Sharper said Sanchez didn't exactly telegraph his three interceptions against the Saints, but the Jets rookie certainly locked in prematurely on his receivers to a degree he hadn't in his first stellar three weeks on the job. Sanchez finished an average 14 of 27 for 138 yards, with those four turnovers and a dismal 27.0 passer rating.
"That's a classic rookie quarterback looking at his receiver,'' Sanchez said, of his first interception to Sharper, which went to the house. "Sharper read me the entire way. He saw my eyes and I threw it right to him. There's absolutely no excuse for that. My mistakes killed us. We spotted them 14 points and the final score was 24-10.''
Sharper was somewhat more diplomatic, saying, "I wouldn't say he eyed his receivers, but at certain times all quarterbacks know where they're going with the football. He did a job of trying to look off guys, but you can use reverse psychology when they try to look you off and then go the opposite way.''
Things are going the opposite way in New Orleans this season. This is the kind of game the Saints never won in the past unless their offense put up its usual 34 points or so. But those days are rapidly becoming a memory. And nobody knows the difference more so than the Saints veteran defenders. Linebackers Fujita and Scott Shanle told me after the game that things went so smoothly on defense that Williams never once had to resort to the kind of exotic blitz calls that he's known for.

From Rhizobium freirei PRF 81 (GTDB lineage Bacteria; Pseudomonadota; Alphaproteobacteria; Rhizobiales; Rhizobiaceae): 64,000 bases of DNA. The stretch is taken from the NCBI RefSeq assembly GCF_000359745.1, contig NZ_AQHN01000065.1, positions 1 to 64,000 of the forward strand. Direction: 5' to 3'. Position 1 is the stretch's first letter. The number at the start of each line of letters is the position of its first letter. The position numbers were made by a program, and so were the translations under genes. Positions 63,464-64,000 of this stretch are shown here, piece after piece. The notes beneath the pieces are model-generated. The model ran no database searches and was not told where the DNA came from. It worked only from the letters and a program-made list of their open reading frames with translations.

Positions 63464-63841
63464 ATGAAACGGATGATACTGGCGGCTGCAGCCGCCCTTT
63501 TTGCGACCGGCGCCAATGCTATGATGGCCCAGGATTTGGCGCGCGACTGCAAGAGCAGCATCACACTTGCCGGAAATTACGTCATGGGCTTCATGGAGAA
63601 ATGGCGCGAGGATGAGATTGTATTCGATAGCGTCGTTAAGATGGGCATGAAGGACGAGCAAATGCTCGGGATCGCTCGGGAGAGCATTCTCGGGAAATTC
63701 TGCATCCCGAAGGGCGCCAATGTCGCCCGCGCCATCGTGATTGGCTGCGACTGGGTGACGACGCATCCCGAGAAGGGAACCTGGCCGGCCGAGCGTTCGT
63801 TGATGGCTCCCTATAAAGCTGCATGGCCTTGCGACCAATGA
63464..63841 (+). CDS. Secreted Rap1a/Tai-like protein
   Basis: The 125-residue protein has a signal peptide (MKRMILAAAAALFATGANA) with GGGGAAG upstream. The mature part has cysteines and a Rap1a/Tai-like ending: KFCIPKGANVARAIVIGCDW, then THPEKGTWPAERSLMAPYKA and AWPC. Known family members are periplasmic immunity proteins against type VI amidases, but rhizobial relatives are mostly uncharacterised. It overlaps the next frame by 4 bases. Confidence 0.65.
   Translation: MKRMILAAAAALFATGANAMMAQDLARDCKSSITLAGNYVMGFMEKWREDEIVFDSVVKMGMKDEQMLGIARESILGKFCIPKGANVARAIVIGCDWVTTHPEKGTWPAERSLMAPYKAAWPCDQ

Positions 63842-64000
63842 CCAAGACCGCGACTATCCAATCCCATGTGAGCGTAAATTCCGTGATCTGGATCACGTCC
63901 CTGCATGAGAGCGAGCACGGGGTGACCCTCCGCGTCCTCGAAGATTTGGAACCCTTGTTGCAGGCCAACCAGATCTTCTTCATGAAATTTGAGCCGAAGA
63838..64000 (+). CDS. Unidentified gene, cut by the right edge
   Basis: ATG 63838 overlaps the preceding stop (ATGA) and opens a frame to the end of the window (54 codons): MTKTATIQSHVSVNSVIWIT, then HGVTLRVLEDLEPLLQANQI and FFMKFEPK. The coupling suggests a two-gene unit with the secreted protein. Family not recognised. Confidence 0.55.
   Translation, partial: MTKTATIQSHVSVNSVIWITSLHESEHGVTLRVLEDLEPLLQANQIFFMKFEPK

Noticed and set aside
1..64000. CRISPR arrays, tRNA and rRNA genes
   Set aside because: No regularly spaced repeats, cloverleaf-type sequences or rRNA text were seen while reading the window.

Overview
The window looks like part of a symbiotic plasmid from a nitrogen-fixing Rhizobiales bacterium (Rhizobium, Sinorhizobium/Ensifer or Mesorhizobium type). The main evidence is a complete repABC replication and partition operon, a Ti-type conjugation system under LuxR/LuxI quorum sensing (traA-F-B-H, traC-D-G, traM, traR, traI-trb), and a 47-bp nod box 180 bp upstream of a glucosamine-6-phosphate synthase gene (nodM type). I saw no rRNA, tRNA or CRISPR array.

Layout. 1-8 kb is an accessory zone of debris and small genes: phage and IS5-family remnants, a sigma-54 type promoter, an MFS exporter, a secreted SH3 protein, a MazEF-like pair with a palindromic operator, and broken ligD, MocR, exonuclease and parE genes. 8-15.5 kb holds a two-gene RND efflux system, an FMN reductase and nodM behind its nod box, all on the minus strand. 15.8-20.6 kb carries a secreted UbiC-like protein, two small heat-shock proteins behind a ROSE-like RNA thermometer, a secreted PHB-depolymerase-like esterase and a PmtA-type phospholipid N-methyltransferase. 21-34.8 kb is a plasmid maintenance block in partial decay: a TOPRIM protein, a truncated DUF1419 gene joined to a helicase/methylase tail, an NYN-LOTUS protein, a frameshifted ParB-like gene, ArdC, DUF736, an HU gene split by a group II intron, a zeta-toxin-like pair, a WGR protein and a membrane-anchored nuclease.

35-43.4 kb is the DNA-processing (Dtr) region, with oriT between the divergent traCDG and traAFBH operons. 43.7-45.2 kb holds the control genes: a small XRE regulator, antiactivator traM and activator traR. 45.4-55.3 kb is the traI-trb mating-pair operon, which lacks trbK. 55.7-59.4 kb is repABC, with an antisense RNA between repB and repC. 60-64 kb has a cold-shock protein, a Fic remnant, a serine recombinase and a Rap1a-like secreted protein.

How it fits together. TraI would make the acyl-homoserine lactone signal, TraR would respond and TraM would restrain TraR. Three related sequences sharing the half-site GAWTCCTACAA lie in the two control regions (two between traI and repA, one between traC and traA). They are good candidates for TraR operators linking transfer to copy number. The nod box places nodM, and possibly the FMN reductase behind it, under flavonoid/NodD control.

"We actually kept it pretty basic,'' said Fujita, who helped limit New York to just 244 total yards and 14 first downs on offense. "We just came out and put the emphasis on being physical and winning the fight. You can play real vanilla, but as long as you're playing physical against a team like this, you've got a pretty good shot.''
At 4-0, our eyes tell us the Saints, Giants, and Colts -- in some order -- are the class of the NFL at the moment. The Vikings might be able to interject themselves into that discussion with an impressive win Monday night at home against Green Bay. But in two weeks, after they take their Week 5 bye, the Saints have another glamour matchup at the Superdome to gear up for. The Giants, who will likely be 5-0 after a home game against hapless Oakland next week, are the next team that will test the validity of New Orleans' new-found strength.
A New York, New York doubleheader of domination, anyone?
"It's a great feeling, man, but now we've got to prove it to the world again,'' Grant said. "Coming in here the Giants will probably be 5-0, so that's going to be another big game to prepare for. We know they're going to come in here with a full head of steam.''
Maybe so, but full head of steam or not, nobody's pushing these Saints around any more. The tough-talking Jets tried it on Sunday, and the Saints -- lo and behold -- have learned to push back.